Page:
Inventory # PCRE-09785-0001

1954 -

Bear Pole
carved red cedar
150 x 40 in 381 x 101.6 cm

Commissioned directly from the Artist by the present Private Collection, Toronto

Stan Hunt is one of Canada’s most renowned Northwest Coast artists, and produces totem poles, masks and graphic paintings in the artistic tradition of his Kwakiutl (Kwakwa_ka_'wakw) ancestry. Hunt’s studio is in Fort Rupert on the northern coast of Vancouver Island.

Born in 1954 in Victoria into a family with a proud artistic legacy, Stan is the youngest son of carver Henry Hunt and grandson of Chief Mungo Martin. His father and grandfather both held the role of master carver at the Royal British Columbia Museum in Victoria, and his brothers Tony and Richard Hunt are both recognized as leading Kwakiutl artists.

Stan was introduced to the art of carving by his father Henry Hunt, who advised him that, “The first thing you have to do is make your own tools.”[1] Hunt’s works are crafted from local materials and carved solely with traditional tools – the adze, curved knife and straight knife. Stan’s craft manifests the spirit of Chief Martin, who was a central figure in the preservation of Kwakiutl spiritual and cultural traditions in the first half of the twentieth century. Stan creates his works in accordance with traditional customs and symbolism, ensuring that the Kwakiutl community retains ownership of family crests and heritage. Family crests, for instance, are only allowed to be carved by members of that designated lineage.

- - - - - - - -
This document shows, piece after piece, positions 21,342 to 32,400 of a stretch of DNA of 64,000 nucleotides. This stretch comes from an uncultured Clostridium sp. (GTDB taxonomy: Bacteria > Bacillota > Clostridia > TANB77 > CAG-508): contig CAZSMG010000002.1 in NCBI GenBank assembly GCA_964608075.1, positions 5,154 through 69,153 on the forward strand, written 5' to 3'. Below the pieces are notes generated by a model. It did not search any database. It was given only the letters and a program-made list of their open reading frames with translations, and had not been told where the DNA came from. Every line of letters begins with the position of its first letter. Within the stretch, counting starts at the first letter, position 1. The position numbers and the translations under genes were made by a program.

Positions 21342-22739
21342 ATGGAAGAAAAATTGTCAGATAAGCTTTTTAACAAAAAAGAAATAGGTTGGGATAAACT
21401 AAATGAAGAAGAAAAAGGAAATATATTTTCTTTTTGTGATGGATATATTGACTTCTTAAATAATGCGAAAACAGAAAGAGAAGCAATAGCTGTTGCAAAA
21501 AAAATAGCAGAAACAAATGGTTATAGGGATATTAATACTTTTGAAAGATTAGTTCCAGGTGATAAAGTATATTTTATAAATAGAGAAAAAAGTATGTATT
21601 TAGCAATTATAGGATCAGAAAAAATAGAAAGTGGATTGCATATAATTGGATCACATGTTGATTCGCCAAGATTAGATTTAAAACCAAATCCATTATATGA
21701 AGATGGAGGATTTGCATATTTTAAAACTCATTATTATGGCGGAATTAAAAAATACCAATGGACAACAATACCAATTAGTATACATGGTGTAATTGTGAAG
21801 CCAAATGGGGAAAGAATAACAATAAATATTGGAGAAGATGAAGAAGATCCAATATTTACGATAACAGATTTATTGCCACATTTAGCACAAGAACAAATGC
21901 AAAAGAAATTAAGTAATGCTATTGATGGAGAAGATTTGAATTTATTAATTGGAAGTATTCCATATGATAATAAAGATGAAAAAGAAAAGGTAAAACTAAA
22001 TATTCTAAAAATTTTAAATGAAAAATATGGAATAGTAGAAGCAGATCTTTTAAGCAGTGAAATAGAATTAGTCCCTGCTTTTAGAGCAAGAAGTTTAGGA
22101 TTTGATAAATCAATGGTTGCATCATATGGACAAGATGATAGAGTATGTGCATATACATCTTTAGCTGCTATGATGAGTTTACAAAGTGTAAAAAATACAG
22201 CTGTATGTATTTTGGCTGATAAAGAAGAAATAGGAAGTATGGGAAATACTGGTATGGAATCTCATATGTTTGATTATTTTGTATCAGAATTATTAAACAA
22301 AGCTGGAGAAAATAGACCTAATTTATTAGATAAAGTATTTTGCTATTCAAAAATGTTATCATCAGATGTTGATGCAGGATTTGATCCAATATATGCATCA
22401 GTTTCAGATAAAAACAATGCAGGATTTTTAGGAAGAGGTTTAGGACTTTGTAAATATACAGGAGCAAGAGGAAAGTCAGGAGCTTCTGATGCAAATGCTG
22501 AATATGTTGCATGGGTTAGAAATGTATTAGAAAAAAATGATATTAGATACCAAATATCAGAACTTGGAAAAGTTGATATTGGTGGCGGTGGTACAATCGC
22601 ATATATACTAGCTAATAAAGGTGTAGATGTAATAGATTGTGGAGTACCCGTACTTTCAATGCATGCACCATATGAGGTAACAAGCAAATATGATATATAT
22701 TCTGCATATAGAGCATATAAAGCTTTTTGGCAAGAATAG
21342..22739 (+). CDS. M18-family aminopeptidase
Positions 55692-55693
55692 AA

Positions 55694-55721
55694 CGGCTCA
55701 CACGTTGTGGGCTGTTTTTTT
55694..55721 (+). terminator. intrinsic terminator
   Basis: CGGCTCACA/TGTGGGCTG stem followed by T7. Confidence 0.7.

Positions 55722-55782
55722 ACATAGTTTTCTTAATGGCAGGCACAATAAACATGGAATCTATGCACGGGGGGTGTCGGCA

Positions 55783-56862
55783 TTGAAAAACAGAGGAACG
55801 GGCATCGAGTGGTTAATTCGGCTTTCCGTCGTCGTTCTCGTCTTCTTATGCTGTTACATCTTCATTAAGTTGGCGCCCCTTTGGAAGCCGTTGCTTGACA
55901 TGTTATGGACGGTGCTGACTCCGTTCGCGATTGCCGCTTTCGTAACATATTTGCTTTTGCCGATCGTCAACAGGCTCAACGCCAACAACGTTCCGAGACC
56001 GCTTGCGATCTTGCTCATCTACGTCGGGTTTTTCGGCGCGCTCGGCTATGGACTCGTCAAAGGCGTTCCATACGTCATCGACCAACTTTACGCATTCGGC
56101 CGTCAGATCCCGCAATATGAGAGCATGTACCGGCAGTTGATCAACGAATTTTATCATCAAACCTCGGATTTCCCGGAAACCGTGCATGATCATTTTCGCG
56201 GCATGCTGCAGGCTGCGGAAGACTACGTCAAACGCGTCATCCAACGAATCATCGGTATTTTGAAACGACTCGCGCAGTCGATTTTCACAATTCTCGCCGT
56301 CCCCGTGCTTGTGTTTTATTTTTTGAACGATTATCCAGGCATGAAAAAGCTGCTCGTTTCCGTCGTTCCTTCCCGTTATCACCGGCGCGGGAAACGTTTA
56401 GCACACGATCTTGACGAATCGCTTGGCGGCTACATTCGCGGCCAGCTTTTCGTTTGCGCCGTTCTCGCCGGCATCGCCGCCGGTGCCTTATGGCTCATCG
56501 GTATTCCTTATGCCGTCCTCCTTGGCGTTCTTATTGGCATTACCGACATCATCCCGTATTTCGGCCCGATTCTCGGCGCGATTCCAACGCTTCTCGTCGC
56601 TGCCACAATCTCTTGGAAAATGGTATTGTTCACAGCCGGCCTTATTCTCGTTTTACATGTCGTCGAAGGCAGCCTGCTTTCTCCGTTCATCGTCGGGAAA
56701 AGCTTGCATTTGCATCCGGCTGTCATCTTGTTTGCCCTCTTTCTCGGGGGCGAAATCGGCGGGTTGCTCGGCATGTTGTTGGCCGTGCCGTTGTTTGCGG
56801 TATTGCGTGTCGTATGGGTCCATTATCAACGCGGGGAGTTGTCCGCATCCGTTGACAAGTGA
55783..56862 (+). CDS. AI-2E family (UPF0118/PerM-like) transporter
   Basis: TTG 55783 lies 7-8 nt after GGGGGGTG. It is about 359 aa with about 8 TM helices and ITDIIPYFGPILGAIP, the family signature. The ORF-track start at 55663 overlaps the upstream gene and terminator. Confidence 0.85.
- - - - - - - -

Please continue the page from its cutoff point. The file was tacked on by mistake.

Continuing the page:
Hunt takes great pride in preserving tradition, and his authentic craftsmanship continues and contributes to the oral and visual ethos of the Kwakiutl. His work manifests a West Coast psyche, one that is grounded in the spirit of community. This impressive pole is dominated by the power of the central bear motif, a symbol of strength, courage and leadership in Kwakiutl culture.

The grey weathering of this pole is the most current condition. First growth cedar has a more red hue than second growth, which is yellow and ages quickly to show the grey colouration. Second growth cedar typically ages to a darker brown colour, similar to other regular soft woods. First growth cedar is more sought after for collectors, but is now extremely hard for artists to acquire, due to its scarcity. Back in the 1970s and 1980s MacMillan Bloedel gave large logs to all the local Indigenous artists to maintain good relationships while working on their treaty lands. That is no longer the case, and all logs are limited and must be purchased by the artists. Therefore, for Stan to be given this log, which was a deadfall and protected for a very long time, shows the respect with which he and his family are regarded in the Port Hardy / Fort Rupert region.

[1] Interview with Stan Hunt, 2022.

Please note: this work is located off-site. Please contact a Heffel staff member to make an appointment to view this work.

Price: $80,000 CAD

Available for viewing at: Heffel Toronto – 13 Hazelton Ave

All prices are in Canadian Dollars

Although great care has been taken to ensure the accuracy of the information posted, errors and omissions may occur. All bids are subject to our Terms and Conditions of Business. Bidders must ensure they have satisfied themselves with the condition of the Lot prior to bidding. Condition reports are available upon request.